Mene and Jabari Khepera work quietly on the task at hand, drilling into lumber and positioning planks of wood just so. When you know your coworker this well words aren't needed, the two brothers have their routine down to a science.
"He's the design mastermind and I'm his right hand man," said 18-year-old Jabari of his older brother.
20-year-old Mene, a civil engineering major, and 18-year-old Jabari, a football star and recent high school graduate, are the co-founders of MJK Engineering and Construction, a family-run business where they design, build and install custom above-ground vegetable gardens for homeowners across North Texas.
"People tell us what they want and we really can design anything," Mene said. "From a big backyard setup to a stand-up planter for a patio."
This business is truly a family affair. Nia Khepera, their mother, is in charge of all scheduling and PR. Her phone hasn't stopped buzzing for the last few weeks but she handles every call with her signature cheery attitude and attention to detail.
The brothers describe their father, Mene Sr., as the big-picture visionary, the one helping the young men articulate their vision and then go after it.
"We took a negative and made a positive," Mene Sr. said.
This business began in a rough patch for the Khepera family. At the beginning of the COVID-19 pandemic, Nia had been furloughed and was without a job. So her sons helped build her an above-ground garden so she could spend time outside.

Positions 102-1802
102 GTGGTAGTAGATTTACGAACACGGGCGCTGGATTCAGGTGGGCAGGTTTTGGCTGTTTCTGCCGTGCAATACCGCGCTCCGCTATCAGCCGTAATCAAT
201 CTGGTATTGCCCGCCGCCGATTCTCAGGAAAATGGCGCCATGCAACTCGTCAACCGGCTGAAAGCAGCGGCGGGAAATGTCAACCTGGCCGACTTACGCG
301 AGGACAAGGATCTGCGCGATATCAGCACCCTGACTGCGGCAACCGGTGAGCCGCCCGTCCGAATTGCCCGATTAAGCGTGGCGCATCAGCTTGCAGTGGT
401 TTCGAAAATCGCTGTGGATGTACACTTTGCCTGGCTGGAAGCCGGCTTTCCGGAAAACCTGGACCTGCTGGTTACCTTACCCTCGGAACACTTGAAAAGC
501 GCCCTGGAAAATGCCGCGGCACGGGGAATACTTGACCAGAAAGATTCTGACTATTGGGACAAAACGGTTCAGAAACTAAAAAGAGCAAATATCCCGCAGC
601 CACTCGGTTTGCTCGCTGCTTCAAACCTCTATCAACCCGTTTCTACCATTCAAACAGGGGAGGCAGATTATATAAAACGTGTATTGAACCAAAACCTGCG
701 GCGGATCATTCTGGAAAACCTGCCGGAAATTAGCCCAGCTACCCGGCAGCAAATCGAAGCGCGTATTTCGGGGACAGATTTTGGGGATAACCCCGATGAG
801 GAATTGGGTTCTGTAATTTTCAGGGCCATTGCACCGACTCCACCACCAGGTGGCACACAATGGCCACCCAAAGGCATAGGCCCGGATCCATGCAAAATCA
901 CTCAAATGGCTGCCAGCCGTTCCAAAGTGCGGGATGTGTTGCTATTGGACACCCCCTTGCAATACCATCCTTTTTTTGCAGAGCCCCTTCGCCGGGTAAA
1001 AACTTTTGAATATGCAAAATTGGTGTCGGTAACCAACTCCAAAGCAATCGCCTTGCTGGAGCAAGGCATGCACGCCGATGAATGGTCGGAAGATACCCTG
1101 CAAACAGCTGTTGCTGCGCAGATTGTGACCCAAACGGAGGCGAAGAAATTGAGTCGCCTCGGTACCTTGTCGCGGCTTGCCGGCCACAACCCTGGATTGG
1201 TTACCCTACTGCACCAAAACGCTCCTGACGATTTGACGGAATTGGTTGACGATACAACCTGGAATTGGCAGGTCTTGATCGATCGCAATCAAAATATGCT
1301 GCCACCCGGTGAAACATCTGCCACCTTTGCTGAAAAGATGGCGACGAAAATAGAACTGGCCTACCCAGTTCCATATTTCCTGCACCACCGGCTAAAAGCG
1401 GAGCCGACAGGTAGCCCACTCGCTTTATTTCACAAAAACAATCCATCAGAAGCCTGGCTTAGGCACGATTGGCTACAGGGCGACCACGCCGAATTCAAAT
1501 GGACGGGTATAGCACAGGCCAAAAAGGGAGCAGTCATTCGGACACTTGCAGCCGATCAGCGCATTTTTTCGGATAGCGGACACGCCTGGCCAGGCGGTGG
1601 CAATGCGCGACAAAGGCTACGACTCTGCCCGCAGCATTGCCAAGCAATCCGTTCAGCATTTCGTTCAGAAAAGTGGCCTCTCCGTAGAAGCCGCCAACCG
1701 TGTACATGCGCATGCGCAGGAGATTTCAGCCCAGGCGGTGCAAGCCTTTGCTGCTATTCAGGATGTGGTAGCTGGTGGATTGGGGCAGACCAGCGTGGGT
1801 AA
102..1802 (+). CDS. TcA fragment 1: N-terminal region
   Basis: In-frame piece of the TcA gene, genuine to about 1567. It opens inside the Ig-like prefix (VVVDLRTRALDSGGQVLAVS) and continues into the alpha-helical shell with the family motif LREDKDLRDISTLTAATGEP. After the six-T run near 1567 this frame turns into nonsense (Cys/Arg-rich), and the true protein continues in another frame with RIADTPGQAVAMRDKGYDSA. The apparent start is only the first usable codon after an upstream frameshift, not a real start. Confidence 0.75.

"I snapped a picture of the garden they built and posted it on Facebook. Then I woke up the next morning and the post had taken off," Nia said.
Other people who were stuck at home wanted a garden for themselves, so the family decided to take this bountiful idea and turn into something bigger.
"We talked to our sons and told them this is a big responsibility, but it's also a great opportunity," Mene Sr. said.
In no time MJK Engineering and Construction was booked with orders. The brothers went from house to house installing their custom designs. Most orders cost around $250, including installation, but prices can vary depending on what a customer needs.
"The goal is to make people more connected to their food, to eat healthier and to be less dependent on the supply chain. I think we've all learned how important that is in this pandemic," Nia said.
One of Dallas' biggest business leaders has already taken note. Mark Cuban is working with his non-profit to commission MJK to build and install gardens in food deserts across the city.
"To get that kind of feedback and collaboration from someone like Mark Cuban is just a blessing," Mene Sr. said.
The family doesn't deny that the last few months have been tough, especially with Nia's furlough and the boys' summer plans being up-ended. But Mene Sr. says these tough times are actually opportunities in disguise.
"We tell our sons that life and giving back is all about finding purpose. We could sit here and focus on the negative or we could look for ways to create a positive," Mene Sr. said.
The family says their goal going forward is the same as their customers' goals. Put simply, to grow and nourish the people around them.
More on WFAA: